Edward Sapir > Language: An Introduction to the Study of Speech > Subject Index > Page 218
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Edward Sapir (1884–1939).  Language: An Introduction to the Study of Speech.  1921.
 

Page 218
 
times we may suspect that the resemblance is due to a mere convergence, that a similar morphological feature has grown up independently in unrelated languages. Yet certain morphological distributions are too specific in character to be so lightly dismissed. There must be some historical factor to account for them. Now it should be remembered that the concept of a “linguistic stock” is never definitive 10 in an exclusive sense. We can only say, with reasonable certainty, that such and such languages are descended from a common source, but we cannot say that such and such other languages are not genetically related. All we can do is to say that the evidence for relationship is not cumulative enough to make the inference of common origin absolutely necessary. May it not be, then, that many instances of morphological similarity between divergent languages of a restricted area are merely the last vestiges of a community of type and phonetic substance that the destructive work of diverging drifts has now made unrecognizable? There is probably still enough lexical and morphological resemblance between modern English and Irish to enable us to make out a fairly conclusive case for their genetic relationship on the basis of the present-day descriptive evidence alone. It is true that the case would seem weak in comparison to the case that we can actually make with the help of the historical and the comparative data that we possess. It would not be a bad case nevertheless. In another two or three millennia, however, the points of resemblance are likely to have become so obliterated that English and Irish, in the absence of all but their own descriptive evidence, will have to be set down as “unrelated” languages. They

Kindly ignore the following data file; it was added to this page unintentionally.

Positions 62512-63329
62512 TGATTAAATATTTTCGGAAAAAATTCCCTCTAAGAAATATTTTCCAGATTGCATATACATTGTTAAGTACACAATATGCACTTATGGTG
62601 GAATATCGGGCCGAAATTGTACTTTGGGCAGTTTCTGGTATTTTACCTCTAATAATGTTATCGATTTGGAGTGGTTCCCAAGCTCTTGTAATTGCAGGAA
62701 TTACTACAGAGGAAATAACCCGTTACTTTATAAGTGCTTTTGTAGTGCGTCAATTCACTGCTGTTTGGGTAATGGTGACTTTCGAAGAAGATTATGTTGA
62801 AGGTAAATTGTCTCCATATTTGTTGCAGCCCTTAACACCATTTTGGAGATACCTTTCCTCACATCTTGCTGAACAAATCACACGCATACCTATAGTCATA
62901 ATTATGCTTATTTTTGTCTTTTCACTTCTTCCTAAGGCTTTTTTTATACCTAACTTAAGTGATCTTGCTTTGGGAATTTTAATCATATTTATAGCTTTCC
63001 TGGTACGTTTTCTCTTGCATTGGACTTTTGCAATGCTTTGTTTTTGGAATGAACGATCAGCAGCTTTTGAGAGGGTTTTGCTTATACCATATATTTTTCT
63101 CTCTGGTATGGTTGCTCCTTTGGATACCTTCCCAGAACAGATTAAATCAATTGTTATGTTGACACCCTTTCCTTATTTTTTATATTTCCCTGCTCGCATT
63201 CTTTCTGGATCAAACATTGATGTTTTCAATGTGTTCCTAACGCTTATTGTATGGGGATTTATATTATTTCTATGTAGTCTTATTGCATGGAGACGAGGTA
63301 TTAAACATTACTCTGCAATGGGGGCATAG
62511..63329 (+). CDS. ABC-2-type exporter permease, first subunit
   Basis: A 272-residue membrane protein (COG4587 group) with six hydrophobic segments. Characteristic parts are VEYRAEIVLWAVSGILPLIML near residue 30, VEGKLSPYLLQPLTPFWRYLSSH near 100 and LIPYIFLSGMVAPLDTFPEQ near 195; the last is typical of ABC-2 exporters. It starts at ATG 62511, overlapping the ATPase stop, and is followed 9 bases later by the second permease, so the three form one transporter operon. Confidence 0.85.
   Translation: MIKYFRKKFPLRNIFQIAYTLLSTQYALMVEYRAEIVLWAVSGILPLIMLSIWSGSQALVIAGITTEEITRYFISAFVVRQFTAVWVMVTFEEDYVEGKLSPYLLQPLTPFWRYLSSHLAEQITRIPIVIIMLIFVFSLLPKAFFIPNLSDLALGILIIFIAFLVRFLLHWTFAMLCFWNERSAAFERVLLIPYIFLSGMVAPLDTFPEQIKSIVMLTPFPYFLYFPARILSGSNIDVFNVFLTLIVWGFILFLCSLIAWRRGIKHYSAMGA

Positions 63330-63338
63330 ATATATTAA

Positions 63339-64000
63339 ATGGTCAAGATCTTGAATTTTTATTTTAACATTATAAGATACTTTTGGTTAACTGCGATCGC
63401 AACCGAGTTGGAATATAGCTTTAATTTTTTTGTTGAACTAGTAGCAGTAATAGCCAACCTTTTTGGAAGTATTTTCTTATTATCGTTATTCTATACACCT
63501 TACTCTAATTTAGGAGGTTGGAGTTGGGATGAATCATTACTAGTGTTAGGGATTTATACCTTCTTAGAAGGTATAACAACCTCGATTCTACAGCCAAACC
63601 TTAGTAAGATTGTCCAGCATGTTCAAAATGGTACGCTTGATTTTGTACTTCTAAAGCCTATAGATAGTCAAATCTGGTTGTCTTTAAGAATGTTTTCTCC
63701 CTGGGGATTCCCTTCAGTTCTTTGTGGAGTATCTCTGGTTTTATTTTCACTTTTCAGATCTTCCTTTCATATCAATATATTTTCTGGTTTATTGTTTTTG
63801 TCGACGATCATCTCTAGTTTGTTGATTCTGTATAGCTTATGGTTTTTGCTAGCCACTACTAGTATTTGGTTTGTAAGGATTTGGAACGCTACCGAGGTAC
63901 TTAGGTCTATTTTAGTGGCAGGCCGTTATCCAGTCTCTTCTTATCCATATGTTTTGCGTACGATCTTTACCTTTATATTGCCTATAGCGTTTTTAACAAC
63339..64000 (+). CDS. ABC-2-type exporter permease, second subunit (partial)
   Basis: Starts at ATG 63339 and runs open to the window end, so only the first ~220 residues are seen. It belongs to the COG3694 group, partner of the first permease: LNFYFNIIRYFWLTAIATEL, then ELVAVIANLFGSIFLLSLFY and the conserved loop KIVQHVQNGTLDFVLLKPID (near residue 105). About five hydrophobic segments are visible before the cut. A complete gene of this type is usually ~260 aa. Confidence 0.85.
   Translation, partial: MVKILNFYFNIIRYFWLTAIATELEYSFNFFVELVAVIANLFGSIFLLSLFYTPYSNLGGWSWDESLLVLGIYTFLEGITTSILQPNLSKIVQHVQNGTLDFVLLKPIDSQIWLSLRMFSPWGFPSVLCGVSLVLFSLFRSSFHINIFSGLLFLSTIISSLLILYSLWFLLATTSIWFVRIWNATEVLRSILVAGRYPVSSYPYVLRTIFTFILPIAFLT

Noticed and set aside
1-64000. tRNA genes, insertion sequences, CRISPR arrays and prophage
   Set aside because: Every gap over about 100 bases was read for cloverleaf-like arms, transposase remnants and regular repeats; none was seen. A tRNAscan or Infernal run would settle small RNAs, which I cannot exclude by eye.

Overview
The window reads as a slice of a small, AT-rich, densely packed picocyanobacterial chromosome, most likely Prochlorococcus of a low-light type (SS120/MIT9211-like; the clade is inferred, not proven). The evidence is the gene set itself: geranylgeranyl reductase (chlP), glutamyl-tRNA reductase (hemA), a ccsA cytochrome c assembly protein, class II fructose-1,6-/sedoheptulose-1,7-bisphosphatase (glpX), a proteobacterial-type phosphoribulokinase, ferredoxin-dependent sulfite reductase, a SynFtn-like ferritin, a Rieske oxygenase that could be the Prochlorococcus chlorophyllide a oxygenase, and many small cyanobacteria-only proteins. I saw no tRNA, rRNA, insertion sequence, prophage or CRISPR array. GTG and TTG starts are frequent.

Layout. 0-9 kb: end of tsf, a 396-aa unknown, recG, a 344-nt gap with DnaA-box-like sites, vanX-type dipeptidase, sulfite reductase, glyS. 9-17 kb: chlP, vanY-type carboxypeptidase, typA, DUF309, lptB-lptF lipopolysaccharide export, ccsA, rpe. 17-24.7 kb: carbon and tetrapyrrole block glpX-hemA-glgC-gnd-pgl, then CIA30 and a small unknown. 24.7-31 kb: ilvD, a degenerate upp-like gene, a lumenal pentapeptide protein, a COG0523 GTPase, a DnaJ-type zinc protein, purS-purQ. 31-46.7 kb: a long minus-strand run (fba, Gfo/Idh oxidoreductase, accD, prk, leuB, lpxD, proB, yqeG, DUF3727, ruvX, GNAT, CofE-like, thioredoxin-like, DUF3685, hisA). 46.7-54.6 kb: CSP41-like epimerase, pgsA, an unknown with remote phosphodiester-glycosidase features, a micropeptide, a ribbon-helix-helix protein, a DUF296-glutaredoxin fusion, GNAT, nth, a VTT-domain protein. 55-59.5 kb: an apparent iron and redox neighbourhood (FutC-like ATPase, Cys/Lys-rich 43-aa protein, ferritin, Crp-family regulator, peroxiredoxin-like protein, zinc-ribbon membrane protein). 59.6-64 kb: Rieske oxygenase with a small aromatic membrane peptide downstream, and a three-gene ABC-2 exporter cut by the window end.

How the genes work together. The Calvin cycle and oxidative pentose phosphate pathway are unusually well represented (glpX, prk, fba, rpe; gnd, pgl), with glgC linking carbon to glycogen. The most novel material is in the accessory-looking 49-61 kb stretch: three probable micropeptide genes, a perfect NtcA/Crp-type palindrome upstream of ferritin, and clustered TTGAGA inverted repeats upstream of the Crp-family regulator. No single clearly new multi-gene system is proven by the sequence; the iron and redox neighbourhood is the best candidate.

Note 10.  See page 163. [back]

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